A subsoil that can only be overcome with a Mixshield – the all-rounder among TBMs. Its cutting wheel is equipped with different tools for all eventualities: large cutting knives scratch softer subsoil from the tunnel face, from where – combined with a water-clay mixture – it is flushed through a hydraulic slurry circuit to the separation plant in the launch shaft.

If the machine encounters harder solid rock, the 35 twin disc cutters do most of the work. The 19-inch discs, weighing 1 tonne each including the cutterbox, are pressed against the tunnel face by the displacement cylinders of the cutting wheel drive and roll off it. Individual pieces, so-called chips, break out of the rock. Smaller pieces are sucked through an intake screen and removed by the flushing cycle. The rest is crushed by a jaw crusher in front of the screen which – like a powerful hydraulic nutcracker – crumbles even large boulders effortlessly.

At the same time, the hydraulic circuit is used for building up and regulating the so-called face support pressure against the water and ground pressure of the Bosphorus. A principle developed further by Herrenknecht that has proven itself worldwide countless times.


Top: With large diameters the TBM cutting wheel arms can be made accessible for unpressurized tool changing.

Bottom: From the control cabin the machine operator monitors all important drive parameters in real time – including continuous rotation and temperature monitoring of the disc cutters.


The Mixshield technology allows an advance of 8 to 10 meters in 24 hours even in the extremely challenging environment under the Bosphorus. The harsh conditions and high mechanical loads, however, take their toll: even the best material does not get away without wear. Although the disc cutters are made of high alloy, ultra-hard steel, they have to be replaced regularly.

A task that presented Herrenknecht with a real challenge when designing the machine for the Eurasia Tunnel: even at the enormous pressure of 11 bar the cutting tools must be able to be changed quickly and easily. To achieve this the Herrenknecht design team reverted to the concept of accessible cutting wheel arms. This has already proven successful in previous projects in Hamburg or Shanghai – but under significantly lower pressure conditions. For the huge Mixshield under the Bosphorus the lock systems of the cutting tools were further developed especially ( Further information). The result: in Istanbul too the crews were able to safely replace the disc cutters and cutting knives without problems under atmospheric conditions.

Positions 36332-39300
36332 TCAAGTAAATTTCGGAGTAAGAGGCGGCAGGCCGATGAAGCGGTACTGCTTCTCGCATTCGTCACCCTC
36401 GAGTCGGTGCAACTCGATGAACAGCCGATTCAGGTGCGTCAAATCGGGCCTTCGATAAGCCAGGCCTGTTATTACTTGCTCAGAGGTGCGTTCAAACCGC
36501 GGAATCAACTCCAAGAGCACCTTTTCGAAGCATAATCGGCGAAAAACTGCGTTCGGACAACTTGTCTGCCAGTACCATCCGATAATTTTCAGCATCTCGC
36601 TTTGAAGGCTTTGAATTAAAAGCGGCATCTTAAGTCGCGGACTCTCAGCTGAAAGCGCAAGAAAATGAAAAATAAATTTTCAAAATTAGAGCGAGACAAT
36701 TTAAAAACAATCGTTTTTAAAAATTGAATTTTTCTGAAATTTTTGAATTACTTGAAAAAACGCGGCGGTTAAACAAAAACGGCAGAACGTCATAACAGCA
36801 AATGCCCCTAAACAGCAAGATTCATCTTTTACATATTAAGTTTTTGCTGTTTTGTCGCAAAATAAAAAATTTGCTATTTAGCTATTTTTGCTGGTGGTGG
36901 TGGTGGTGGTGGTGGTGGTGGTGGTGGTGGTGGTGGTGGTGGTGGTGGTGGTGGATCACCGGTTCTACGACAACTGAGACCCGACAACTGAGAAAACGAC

Around 400 disc cutters have been replaced on the entire drive. Various detectors that measure the rotation and temperature of the discs indicate in good time when a change is pending. “At first it took seven or eight hours, but thanks to the routine we've developed, now we change a disc cutter in just two or three hours,” says Naim Isli.



Thanks to the innovative cutting wheel design the cutting tools can be changed under normal pressure conditions. Nevertheless, at the high temperatures in the front machine area teamwork and endurance are a prerequisite.


Top: A seamless positive pressure transport route is necessary for saturation diving. The transfer shuttle must be transported through the entire gantry area of the machine.

Bottom: A view of the interior of a transfer shuttle, which is designed for a maximum of 4 people.


If you want to take such an ambitious project in new technical territory to a success, you have to be prepared for all possible scenarios – however unlikely they may seem. The teams working with Naim Isli and Özgür Yurtaydin experienced this in Istanbul too. The huge flow rates of excavated material, the high pressure, large boulders that are thrown around inside the excavation chamber – all this constantly took its toll on the machine's components. About halfway through the advance, material wear on the intake screen and the jaw crusher was discovered. 

“It was immediately clear to everyone involved that we needed to repair the parts as quickly as possible,” says Isli. A Herculean task: screen and jaw crusher are located in the excavation chamber, which is under high pressure. They can only be accessed for maintenance and repair purposes by professional saturation divers. Equipped with breathing air equipment, via locks the specialists made their way into the heart of the machine. For three weeks the men toiled at approximately 9 bar pressure in areas where humans normally have no access. They spent the nights in special chambers outside the tunnel that are also under pressure. For safe transportation of the divers in and out of the tunnel the TBM was equipped with all necessary special equipment – including a pressure transfer shuttle. “With such pioneering projects you always need multiple technical fallback solutions to be prepared for all eventualities,” says Gert Wittneben. “The Herrenknecht TBM had everything necessary on board, the technology has proven itself – both back then in Hamburg and now again in Istanbul”.


Özgür Yurtaydin, Herrenknecht project manager